Making a cookbook connection in Wilton
WILTON — Cooking dinner during quarantine is not always a fun task. It can get very routine very quickly, and harried home cooks often don’t even have all the ingredients they need to make a dish delicious or special.
If only there was someone to turn to for cooking advice and to share recipes and ideas.
Voilà! Wilton Library is serving up a virtual recipe swap called Cookbook Connection.
Twice a month, library users can join in this lively discussion via Zoom about food, recipes and tips. The first Cookbook Connection was held May 5 (Cinco de Mayo) and featured the food of Mexico. The second was held May 19 and focused on Italian cuisine.
The Connection is hosted by Susan Lauricella and Carolyn Benjamin of Wilton Library. In addition to tasty food conversation, Lauricella emails participants recipes and photos of the dishes that were discussed.
At the Mexican Connection, a wide variety of recipes were swapped to satisfy all appetites.
Savory recipes discussed (and drooled over) included Zucchini Fritters with Cilantro Lime Sauce, Mexican Black Bean Chili, Slow Cooker Chicken Taco Soup, Mexican Black Bean and Tomato Quinoa, Garlic-Cilantro Chicken, Lime and Shrimp Ceviche, Mango Salsa, Corn and Bean Salsa, Mexican Stuffed Peppers, One-Pot Chicken Thighs With Black Beans, Rice and Chiles, Slow Cooker Red Beans and Rice, Roasted Chickpea Snack, and Spicy Barbecue Rub for Chicken.
Dessert delights included Mexican Brownies and Dulce de Leche Cheesecake Bites.
And what Cinco de Mayo would be complete without a recipe for margaritas featuring Cointreau and frothy egg whites?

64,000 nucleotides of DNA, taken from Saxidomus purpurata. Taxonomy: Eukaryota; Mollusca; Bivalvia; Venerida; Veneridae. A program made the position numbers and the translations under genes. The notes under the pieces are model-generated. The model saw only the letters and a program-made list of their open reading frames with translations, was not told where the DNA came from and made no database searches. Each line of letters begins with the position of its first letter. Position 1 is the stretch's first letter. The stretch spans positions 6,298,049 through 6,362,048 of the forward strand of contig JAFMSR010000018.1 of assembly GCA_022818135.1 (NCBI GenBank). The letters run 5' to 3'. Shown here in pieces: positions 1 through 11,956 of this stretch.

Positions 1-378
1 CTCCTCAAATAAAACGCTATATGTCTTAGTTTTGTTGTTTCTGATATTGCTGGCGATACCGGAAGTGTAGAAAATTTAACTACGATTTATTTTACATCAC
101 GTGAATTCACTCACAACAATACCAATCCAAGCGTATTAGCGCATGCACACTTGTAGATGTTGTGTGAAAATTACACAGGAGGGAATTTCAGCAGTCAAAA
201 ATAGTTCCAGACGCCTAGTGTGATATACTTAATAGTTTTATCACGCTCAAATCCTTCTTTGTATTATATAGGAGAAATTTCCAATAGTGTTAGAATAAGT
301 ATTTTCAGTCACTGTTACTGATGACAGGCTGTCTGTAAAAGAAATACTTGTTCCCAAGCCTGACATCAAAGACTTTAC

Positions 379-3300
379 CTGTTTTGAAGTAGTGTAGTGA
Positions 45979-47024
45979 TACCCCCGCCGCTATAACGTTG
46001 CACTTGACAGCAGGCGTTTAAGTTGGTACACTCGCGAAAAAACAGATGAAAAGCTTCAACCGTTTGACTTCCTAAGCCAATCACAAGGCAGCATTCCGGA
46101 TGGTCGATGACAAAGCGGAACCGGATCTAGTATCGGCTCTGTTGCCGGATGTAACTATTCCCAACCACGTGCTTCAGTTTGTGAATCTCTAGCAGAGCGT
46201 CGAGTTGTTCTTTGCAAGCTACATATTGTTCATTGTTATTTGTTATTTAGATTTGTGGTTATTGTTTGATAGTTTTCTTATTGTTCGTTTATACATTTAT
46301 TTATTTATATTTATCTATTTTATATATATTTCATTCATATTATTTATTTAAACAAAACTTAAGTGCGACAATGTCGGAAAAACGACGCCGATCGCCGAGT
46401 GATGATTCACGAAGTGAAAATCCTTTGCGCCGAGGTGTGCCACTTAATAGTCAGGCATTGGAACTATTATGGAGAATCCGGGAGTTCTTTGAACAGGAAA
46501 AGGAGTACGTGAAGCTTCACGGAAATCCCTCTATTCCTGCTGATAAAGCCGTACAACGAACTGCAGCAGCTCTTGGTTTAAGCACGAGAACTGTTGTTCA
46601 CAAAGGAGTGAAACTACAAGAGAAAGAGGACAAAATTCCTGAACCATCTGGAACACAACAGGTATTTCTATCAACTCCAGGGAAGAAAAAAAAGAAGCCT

Those who had no idea what to make for dinner, got plenty of tips from this meeting.
Participants also discussed their favorite cookbooks featuring Mexican food, and Benjamin mentioned if the book was available at the library.
Because certain foods during the pandemic can be scarce, especially meats, the discussion turned to substitutions that could be made to certain dishes, for example swapping ground turkey or eggplant in certain beef dishes.
As participants shared their favorite recipes, they also discussed why they liked to make them and their family’s reaction to them.
While talking about a recipe that featured cumin, Laureen, a retired educator and dietitian, recommended buying cumin seeds from the Patel Brothers store in Norwalk, and grinding them to get a vastly superior product than preground cumin. She then displayed what she called a Masala Spice Box, that contained little jars of all her favorite spices.
The tried-and-true recipes shared in the group were easy to make, big on flavor, and featured common ingredients, saving home cooks time, and likely to bring smiles to those eating them.
Two recipes from the Mexican Cookbook Connection:
Mexican Black Bean Chili
(Adapted from Vegan in 7 by Rita Serano)
1 onion, chopped
1 red and 1 yellow pepper, chopped in ½” chunks
1 T. olive oil
1 t. chopped garlic
3 t. oregano
2 ½ t. cumin
2 t. paprika
1 t. smoked paprika
14 oz. diced tomatoes, drained
3 14 oz. cans black beans, drained
Cook onion, garlic and peppers in oil for 8 minutes until soft. Add spices and stir for one minute. Add tomatoes and cook for 3 minutes. Add black beans, stir and simmer for 20-25 minutes. Season to taste and add cilantro to serve, if desired. Serves 4.
The Best Margarita
(From Williams Sonoma)
18 oz. ice
3.75 oz Cuervo 1800 Tequila Gold
2 oz Cointreau or Triple Sec
3.5 oz water
3 T. sugar
1/4 cup fresh lime juice
2 T. fresh lemon juice
1/2 egg white, lightly beaten
Lime slices for garnish
In a blender, combine ice, tequila, Cointreau, water, sugar, lime juice, lemon juice and egg white. Blend mixture until smooth and pour into a pitcher. Coat rims of margarita glasses with salt, as desired. Pour margarita mixture into glasses; garnish with lime slices. Makes one 36-oz. pitcher.